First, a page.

Some area Presbyterian churches continue exodus from denomination
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Mt. Lebanon United Presbyterian Church is among two local churches of the Presbyterian Church (USA) that voted to leave that denomination without going through Pittsburgh Presbytery's required negotiations, and the First Presbyterian Church of Bakerstown is slated to vote on the same matter Sunday.
Mt. Lebanon and Round Hill Presbyterian Church in Elizabeth Township were accepted Friday into the more theologically conservative Evangelical Presbyterian Church.
The Rev. Dan Muttart said that if his Bakerstown church votes for disaffiliation, it will also join the EPC.
Andrea Geraghty, an attorney for Mt. Lebanon and churches that she didn't name, said she didn't anticipate litigation. "It is our hope that we will be able to communicate with the presbytery and that, as a result, our clients and the presbytery will reach amicable agreement so that each party can go its own separate way to work on its mission," she said.
The Rev. Sheldon Sorge, general minister of Pittsburgh Presbytery, said that Mt. Lebanon and Round Hill refused to allow presbytery representatives to argue their case to the members, as the presbytery's "gracious separation" policy required.
"I am deeply saddened by the great distress evident on so many levels: congregational leaders believing that their bond with the PCUSA is so damaging to their churches and ministries ... members being asked to vote on matters about which they have only partial information, and people being forced to choose sides when they feel deep bonds to both. May God help us navigate this painful journey with integrity and commitment to remaining true to the gospel," he said.
The presbytery is appointing commissions to intervene at Mt. Lebanon and Round Hill, but Rev. Sorge did not expect them to try to stop the congregations from leaving.
"As much as we are saddened by their apparent felt need to leave us, it will not be a goal of the administrative commission to somehow wrestle them back into the PCUSA. What we will do is try to find a way to achieve an outcome that enables the presbytery to, in good conscience, dismiss them knowing that the constitutional requirements have been met," he said.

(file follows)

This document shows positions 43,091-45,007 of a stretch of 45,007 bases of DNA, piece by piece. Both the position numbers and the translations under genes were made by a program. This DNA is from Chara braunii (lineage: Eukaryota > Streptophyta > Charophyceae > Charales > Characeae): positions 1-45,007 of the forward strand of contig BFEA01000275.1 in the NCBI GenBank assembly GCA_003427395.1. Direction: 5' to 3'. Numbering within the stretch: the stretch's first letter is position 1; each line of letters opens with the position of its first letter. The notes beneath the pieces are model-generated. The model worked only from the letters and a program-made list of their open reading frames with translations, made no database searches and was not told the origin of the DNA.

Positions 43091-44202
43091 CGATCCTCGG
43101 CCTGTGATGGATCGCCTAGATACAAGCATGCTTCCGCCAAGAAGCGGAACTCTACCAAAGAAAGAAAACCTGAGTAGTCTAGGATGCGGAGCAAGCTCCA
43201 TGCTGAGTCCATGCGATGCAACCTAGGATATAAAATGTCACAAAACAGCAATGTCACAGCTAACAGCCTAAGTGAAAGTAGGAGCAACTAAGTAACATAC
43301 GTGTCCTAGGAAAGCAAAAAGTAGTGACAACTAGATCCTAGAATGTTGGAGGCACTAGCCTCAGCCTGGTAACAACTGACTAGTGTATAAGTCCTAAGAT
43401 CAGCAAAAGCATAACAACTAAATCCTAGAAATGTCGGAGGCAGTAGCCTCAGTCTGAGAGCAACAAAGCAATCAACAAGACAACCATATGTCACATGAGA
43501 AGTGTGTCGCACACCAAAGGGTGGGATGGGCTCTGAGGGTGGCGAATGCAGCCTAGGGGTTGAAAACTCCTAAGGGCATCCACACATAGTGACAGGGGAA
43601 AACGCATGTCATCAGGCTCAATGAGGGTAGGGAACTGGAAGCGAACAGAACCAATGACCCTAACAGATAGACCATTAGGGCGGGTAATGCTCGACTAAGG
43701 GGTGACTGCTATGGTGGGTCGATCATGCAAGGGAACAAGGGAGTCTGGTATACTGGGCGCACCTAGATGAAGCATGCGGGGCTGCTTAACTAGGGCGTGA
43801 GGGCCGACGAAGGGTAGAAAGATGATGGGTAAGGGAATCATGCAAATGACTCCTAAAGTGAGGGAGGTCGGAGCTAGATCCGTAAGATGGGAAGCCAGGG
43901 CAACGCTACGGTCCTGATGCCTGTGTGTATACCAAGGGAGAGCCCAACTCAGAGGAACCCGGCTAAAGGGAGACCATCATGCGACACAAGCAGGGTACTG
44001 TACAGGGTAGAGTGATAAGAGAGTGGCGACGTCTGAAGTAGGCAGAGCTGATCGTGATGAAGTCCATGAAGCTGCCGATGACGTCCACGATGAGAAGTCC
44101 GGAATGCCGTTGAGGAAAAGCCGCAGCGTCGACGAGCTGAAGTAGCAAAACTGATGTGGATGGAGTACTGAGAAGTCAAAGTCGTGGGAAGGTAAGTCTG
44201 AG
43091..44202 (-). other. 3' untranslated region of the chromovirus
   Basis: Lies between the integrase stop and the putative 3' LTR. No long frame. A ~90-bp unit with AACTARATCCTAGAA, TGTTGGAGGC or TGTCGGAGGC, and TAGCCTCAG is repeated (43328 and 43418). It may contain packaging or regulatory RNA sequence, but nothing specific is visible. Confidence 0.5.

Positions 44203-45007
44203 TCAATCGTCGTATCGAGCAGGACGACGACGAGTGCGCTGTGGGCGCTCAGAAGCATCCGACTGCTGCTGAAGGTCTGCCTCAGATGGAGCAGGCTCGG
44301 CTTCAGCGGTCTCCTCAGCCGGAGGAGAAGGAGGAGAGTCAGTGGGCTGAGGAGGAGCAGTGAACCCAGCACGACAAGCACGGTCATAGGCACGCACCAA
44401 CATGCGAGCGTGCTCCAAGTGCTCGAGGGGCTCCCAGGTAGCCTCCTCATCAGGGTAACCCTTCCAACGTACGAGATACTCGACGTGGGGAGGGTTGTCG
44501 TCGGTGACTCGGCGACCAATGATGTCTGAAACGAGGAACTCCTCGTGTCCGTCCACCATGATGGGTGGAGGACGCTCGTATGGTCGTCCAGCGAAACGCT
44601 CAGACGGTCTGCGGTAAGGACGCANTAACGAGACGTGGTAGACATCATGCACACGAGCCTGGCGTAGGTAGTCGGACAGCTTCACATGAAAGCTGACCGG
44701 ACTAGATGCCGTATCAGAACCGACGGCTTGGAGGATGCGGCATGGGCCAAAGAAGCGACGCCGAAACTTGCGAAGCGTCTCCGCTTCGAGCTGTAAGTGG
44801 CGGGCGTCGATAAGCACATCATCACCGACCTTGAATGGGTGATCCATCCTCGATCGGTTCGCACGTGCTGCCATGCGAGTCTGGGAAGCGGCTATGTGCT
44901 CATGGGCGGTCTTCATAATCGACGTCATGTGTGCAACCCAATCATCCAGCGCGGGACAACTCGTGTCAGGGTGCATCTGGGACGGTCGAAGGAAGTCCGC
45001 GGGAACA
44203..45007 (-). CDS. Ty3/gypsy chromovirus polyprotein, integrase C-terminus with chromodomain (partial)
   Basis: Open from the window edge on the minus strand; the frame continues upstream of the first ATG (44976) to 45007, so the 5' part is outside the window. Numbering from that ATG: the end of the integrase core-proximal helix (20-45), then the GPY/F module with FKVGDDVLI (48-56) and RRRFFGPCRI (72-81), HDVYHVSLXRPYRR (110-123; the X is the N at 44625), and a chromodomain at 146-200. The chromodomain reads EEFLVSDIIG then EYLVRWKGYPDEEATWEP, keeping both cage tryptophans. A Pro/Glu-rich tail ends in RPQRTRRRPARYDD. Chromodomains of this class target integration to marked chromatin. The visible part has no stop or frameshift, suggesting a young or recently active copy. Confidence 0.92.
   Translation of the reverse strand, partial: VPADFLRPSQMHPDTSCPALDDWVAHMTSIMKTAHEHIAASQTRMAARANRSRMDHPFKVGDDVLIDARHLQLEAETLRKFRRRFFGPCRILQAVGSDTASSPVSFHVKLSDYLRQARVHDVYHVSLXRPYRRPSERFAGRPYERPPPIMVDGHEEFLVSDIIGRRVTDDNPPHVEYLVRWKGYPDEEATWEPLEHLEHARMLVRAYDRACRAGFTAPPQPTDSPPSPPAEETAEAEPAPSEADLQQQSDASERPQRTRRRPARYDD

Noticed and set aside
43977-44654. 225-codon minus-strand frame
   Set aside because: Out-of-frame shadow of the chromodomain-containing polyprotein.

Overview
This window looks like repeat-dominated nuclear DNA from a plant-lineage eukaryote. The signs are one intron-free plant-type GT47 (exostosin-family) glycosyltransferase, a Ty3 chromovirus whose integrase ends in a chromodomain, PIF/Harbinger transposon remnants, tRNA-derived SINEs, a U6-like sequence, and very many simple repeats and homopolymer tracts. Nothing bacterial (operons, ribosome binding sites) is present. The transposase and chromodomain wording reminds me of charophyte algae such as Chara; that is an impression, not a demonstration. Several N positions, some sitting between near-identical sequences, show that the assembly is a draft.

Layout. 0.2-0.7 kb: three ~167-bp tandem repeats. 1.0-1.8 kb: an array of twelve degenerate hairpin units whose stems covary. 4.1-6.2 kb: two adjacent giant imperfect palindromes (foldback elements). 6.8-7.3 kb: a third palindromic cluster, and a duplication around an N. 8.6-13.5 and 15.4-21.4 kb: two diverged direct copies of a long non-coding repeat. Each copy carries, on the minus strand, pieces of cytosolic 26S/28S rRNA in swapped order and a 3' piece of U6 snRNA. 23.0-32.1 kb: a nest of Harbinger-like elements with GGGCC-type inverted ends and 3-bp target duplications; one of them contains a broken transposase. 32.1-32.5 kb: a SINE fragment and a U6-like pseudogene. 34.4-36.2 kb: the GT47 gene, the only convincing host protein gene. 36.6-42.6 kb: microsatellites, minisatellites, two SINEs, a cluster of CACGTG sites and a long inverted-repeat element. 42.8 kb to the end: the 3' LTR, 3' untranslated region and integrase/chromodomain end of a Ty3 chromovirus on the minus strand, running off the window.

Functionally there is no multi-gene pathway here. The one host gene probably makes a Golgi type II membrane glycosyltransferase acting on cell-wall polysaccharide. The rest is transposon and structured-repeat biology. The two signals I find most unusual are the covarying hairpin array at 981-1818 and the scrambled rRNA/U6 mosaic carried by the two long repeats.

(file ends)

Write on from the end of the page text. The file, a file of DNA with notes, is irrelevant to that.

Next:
An elder from Mt. Lebanon has requested to file a complaint with the church court of Pittsburgh Presbytery, claiming that the 296-32 vote on Nov. 11 violated church law.
Hundreds of congregations in the 1.9 million-member Presbyterian Church (USA) have left because they believed their denomination had become biblically lax on matters including gay ordination. Pittsburgh and other presbyteries in Western Pennsylvania remain conservative on such matters.
To date 19 congregations from Pittsburgh, Washington, Redstone, Beaver-Butler and Shenango presbyteries have joined the Evangelical Presbyterian Church. Bellefield Presbyterian Church in Oakland and Lebanon Presbyterian Church in West Mifflin are in Pittsburgh Presbytery's negotiation process.
Neither the Rev. Timothy Janiszewski of Mt. Lebanon nor the Rev. Lowell Meek of Round Hill was available Friday. The Rev. Dean Weaver, moderator-elect for the Presbytery of the Alleghenies of the Evangelical Presbyterian Church, said he couldn't speak for why they eschewed the presbytery's policy. But he considers it more restrictive than those of neighboring presbyteries.
It requires a nine- to 18-month "discernment time" for the congregation to hear from both sides, two majority congregational votes and a financial settlement that takes into account the congregation's resources and allows both the congregation and the presbytery to continue their ministry. Both sides agree to stay out of civil court. The presbytery must approve the settlement.
Some presbyteries base the settlement on the congregation's annual denominational dues without considering assets.
Some don't require a majority to vote for departure. Pittsburgh Presbytery rejected those options, Rev. Sorge said.
First Published December 1, 2012 12:00 am